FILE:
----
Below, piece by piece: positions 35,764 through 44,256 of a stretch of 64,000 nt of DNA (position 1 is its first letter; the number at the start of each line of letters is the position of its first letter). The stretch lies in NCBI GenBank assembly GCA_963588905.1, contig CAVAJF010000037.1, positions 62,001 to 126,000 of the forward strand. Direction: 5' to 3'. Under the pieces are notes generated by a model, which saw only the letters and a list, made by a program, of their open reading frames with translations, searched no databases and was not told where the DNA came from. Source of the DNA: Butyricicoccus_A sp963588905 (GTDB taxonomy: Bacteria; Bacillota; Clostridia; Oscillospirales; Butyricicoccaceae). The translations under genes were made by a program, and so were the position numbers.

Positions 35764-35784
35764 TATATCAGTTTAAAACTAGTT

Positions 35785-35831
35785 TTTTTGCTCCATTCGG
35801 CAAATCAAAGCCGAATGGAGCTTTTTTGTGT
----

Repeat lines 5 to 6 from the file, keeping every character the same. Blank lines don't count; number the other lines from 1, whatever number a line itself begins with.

35785 TTTTTGCTCCATTCGG
35801 CAAATCAAAGCCGAATGGAGCTTTTTTGTGT